The color is determined by an Adafruit Pro Trinket - 5V (which controls the whole piece, btw). The S-shaped tube in the render below is rotated by another servo so it's aligned with the hole corresponding to the color:
The first servo rotates the color sensor down, dumping the M&M into the oddly-shaped tube you see running between the upper servo (which is the one I'm calling "first") and the S-shaped tube, and the M&M falls into its corresponding Erlenmeyer flask. Here's a clip of the interior in operation:
You'll notice the color sensor shaking each new M&M briefly.. This is because an M&M will occasionally come to rest on its edge, preventing the sensor from making an accurate reading. Unfortunately, the sensor can't tell if an M&M is on its edge or not, so it shakes each one to make sure the occasional side-sitting one falls over onto its face.
The stepper and the two servos are the only motors used, and are all controlled by an Adafruit Motor Shield (which is really just a pass-through for the servos, simplifying connections).
I wanted the option of not having to anchor the machine to an AC outlet, so it runs off a large, removable 12V battery that may be easily replaced via a door in the side:
It takes about 55 minutes to process a full hopper of M&Ms, and the battery lasts a little more than an hour. When it gets low (determined by monitoring the voltage via the Trinket's AD), the ring LED surrounding the pushbutton on the front flashes. There's also a jack for plugging in a 12V wall wart, obviating the need for the battery. Both 12V sources are run through a simple buck converter from Amazon, set to 5V (the only voltage needed):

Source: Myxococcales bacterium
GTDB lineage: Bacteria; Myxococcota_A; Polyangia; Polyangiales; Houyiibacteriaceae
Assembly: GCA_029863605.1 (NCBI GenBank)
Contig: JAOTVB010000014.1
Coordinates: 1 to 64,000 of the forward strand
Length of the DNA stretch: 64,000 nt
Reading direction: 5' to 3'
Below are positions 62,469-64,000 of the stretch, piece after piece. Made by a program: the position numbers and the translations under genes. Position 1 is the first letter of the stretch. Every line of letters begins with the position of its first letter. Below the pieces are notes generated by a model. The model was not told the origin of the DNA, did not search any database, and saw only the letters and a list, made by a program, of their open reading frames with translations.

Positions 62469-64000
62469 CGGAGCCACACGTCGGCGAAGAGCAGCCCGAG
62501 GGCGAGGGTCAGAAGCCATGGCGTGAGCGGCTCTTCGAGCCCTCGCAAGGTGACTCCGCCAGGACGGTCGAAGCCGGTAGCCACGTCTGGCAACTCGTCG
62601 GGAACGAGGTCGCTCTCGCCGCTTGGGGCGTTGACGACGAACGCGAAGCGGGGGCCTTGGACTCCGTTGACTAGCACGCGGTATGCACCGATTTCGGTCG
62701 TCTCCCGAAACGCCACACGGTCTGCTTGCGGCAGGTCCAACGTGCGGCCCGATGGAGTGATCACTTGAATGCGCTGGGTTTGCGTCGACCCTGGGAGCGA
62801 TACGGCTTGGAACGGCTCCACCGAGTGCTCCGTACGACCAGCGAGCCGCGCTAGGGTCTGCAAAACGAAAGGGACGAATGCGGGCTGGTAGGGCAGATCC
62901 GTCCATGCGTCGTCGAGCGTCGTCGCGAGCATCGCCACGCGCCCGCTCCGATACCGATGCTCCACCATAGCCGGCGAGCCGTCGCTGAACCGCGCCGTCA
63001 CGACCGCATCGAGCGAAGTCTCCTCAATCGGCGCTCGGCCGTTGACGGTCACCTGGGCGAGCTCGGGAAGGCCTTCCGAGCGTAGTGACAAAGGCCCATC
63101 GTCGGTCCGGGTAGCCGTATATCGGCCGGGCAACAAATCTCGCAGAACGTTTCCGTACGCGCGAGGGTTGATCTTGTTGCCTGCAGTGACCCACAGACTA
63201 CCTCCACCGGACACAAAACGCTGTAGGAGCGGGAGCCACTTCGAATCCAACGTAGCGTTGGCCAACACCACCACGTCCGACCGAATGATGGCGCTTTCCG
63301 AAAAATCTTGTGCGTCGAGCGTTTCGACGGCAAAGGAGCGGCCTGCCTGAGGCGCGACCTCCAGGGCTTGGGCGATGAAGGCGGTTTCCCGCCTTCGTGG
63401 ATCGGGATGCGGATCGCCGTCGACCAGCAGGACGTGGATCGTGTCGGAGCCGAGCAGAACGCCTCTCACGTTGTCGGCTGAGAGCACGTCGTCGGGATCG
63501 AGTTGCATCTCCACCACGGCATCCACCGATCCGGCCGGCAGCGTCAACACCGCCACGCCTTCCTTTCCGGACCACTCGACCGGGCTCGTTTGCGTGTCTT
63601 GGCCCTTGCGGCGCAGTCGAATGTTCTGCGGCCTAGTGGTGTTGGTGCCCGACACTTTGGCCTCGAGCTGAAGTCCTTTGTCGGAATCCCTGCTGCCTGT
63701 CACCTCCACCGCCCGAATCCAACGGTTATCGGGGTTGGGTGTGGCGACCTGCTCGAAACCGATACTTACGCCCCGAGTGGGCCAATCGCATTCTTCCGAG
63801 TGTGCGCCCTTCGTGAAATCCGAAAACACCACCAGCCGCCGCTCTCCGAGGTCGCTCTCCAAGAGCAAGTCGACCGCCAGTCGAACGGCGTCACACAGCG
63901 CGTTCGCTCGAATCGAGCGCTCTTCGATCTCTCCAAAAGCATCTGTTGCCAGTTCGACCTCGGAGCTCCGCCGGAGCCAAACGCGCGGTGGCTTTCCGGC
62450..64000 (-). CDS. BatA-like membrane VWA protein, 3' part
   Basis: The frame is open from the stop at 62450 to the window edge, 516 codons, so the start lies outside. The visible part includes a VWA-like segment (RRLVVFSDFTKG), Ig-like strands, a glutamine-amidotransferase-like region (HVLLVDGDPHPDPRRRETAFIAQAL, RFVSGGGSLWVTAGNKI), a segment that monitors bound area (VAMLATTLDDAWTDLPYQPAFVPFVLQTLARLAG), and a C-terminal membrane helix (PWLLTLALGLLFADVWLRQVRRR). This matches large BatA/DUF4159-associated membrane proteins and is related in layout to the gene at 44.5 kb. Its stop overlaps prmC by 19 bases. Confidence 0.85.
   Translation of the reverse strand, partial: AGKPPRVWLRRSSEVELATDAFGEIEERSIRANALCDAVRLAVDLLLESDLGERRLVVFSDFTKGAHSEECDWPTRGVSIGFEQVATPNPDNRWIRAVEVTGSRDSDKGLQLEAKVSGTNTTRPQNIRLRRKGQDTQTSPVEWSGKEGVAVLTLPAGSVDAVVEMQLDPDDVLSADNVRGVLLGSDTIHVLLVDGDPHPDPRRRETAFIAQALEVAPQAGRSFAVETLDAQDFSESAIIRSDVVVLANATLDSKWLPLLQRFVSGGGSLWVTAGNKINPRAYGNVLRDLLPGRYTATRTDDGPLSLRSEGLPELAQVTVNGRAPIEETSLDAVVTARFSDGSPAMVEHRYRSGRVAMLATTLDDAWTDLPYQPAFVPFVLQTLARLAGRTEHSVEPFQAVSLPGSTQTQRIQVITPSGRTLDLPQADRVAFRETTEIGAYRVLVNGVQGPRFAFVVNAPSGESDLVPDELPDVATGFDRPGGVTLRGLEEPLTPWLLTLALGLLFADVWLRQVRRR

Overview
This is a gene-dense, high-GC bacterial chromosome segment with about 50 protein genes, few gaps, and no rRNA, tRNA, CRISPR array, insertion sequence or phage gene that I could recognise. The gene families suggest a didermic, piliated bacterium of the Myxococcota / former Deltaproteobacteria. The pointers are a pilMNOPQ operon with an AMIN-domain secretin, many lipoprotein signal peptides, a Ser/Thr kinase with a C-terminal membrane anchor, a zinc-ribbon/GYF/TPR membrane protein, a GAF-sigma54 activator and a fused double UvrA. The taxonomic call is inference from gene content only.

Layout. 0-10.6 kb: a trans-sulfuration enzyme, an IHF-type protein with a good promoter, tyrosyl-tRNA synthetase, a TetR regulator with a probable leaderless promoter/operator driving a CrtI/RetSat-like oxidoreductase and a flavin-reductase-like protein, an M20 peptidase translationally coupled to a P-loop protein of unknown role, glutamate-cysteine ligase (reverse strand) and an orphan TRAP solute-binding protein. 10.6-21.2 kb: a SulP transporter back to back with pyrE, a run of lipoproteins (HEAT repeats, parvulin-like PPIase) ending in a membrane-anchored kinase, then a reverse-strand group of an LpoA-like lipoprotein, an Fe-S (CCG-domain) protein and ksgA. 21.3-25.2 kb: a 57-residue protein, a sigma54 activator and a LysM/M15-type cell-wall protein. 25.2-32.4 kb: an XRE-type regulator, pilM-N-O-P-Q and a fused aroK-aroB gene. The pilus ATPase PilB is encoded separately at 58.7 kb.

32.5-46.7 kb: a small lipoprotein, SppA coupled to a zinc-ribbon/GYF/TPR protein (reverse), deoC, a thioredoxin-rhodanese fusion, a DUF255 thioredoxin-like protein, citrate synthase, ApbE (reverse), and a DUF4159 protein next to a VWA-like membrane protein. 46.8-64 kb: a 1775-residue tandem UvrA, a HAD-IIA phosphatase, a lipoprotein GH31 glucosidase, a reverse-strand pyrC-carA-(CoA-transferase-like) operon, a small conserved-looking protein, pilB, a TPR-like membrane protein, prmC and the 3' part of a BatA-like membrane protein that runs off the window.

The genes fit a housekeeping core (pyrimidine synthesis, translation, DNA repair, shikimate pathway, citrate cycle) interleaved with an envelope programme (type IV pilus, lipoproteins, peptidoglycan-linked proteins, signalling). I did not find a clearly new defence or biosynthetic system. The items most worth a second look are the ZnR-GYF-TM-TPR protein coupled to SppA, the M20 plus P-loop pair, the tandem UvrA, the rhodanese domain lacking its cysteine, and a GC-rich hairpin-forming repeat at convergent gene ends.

Here's a timelapse of the finished piece:
And here's the full video:
The few non-brown M&Ms in the far right flask aren't being mistaken for brown; they're simply not being recognized as any of the six colors. I'm not quite sure why they're not being recognized because whenever I re-test unrecognized ones they're unambiguously identified. There's some rare occurrence causing the misidentification and by the time this issue appeared I was so close to completing the piece I no longer had the patience to track it down.
I always knew there'd be misidentifications, but I assumed they'd come from broken pieces (which, in reality, occur much more rarely than I'd figured). I chose to send unrecognized M&Ms to the far right flask, rather then dedicate a flask to them, since that would make the sculpture bigger and call even more attention to its sorting imperfection. I also thought that, since they'd primarily be broken, they'd hide better in a pile of other whole M&Ms. Oh, well. If I ever make another one of these I may try to send the unknowns to an internal container that's easily removed, like the battery drawer. Of course, then I'd have to monitor how full it is and signal the user when it needed to be emptied.